You know it’s a Gospel that works. You know it’s a Gospel that reaches. You’ve seen what it’s done in your own life. You’ve experienced its power. So don’t you think that just remembering that would help to make it a little easier to stand up unabashedly for Jesus Christ? Don’t you think that remembering where you were and seeing where you are should help to make it a little easier to spread the good news to those who are where you were? When you’re tempted to hide, remember, ours is a Gospel that rescues. It’s a Gospel that works.

II. Ours Is A Gospel That Reaches

Not only is it a Gospel that rescues, but it’s also a Gospel that reaches. Paul says, “It is the power of God to salvation for everyone who believes.” John 3:16 says, “For God so loved the world that He gave His only begotten Son, that whosoever believes on Him should not perish, but have everlasting life.” Rom. 10:13 says, “For whosoever shall call upon the name of the Lord shall be saved.”

The truth of the Gospel is this… there is no one who is too far gone to which the grace of God cannot be extended. There is no sin which is too great for God to offer pardon. There are no distances which cannot be spanned. There are no depths which cannot be reached. There is no sinner who cannot receive forgiveness. The Gospel reaches to the guttermost and saves to the uttermost.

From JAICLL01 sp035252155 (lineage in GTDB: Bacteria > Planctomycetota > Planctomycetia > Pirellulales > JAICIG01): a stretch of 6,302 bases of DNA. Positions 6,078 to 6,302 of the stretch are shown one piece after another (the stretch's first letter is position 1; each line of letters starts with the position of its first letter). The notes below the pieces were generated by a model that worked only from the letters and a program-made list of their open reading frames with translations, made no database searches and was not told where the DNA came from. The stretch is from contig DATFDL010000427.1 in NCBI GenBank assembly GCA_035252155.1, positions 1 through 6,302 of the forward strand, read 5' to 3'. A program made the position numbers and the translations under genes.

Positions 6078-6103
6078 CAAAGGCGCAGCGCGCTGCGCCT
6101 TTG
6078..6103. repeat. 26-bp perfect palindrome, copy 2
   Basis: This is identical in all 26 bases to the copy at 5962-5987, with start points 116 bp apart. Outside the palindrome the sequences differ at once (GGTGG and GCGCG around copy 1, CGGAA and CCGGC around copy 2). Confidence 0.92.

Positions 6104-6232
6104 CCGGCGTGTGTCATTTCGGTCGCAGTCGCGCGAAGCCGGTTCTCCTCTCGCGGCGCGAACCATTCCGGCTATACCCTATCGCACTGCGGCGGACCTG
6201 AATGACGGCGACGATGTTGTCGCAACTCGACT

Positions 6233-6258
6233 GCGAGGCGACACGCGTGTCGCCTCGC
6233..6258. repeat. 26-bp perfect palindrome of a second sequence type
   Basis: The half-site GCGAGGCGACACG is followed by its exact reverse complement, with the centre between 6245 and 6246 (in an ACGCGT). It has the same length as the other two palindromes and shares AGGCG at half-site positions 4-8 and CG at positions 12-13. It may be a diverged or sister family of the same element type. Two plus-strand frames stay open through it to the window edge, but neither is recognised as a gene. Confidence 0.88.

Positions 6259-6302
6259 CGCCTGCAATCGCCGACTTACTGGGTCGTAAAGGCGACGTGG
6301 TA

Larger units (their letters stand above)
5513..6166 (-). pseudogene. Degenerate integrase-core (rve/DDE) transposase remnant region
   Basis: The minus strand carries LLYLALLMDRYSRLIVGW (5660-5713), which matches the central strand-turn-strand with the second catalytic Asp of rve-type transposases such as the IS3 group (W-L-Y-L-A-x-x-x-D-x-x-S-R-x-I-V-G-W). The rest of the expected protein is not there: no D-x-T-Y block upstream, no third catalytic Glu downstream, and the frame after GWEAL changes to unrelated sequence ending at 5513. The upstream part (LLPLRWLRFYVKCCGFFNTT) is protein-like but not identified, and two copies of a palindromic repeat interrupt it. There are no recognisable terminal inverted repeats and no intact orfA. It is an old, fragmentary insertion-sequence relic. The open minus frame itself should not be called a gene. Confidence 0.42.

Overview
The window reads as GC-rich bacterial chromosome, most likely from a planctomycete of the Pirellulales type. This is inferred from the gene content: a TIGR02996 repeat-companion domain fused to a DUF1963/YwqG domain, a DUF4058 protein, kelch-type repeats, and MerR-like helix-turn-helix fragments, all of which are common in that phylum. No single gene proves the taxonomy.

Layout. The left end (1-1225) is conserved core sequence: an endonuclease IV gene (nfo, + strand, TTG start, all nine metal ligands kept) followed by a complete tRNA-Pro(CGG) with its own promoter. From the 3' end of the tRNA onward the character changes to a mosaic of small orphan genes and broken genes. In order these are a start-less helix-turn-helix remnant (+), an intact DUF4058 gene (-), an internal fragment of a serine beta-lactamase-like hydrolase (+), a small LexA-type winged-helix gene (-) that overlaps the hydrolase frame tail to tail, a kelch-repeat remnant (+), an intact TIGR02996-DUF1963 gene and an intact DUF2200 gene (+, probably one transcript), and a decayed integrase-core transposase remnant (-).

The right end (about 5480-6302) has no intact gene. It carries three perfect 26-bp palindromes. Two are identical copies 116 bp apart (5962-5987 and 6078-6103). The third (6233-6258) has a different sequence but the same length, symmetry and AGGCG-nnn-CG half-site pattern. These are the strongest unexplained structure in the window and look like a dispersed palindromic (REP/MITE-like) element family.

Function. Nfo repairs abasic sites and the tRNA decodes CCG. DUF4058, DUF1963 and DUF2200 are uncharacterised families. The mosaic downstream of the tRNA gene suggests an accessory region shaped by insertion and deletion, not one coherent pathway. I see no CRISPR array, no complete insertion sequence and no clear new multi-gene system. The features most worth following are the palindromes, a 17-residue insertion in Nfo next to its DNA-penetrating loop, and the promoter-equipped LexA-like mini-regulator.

Amalia was a Puerto Rican girl who grew up in the projects of New York City. She was the third of seven children packed into a tiny apartment with their parents. There’s was not a good home. It was a home filled with fighting and arguing. Her father was an alcoholic who physically abused her mother and sexually abused Amalia. School was a dreadful haven. She was safe from her father there, but the hopelessness and depression was constant. Her days were filled up with fearfully counting down the hours till she had to go home again. She wanted to kill her father, and when he would bring her into his room she would often hide a screwdriver or a knife under the mattress intending to do just that. But she just couldn’t stand up to him.

In high school Amalia found her only escape in a boy named Richard. He was a year older than she was and they started hanging out. The only way that she knew to get him to accept her and love her was to give him her body. That was what all men wanted, after all. They soon were married, and Amalia dropped out of school. She and Richard quickly got caught up in drugs. First was the pot. It wasn’t something she wanted to do, but it helped her to forget her problems for a little while. Then came the LSD and the cocaine. She tried heroin as well.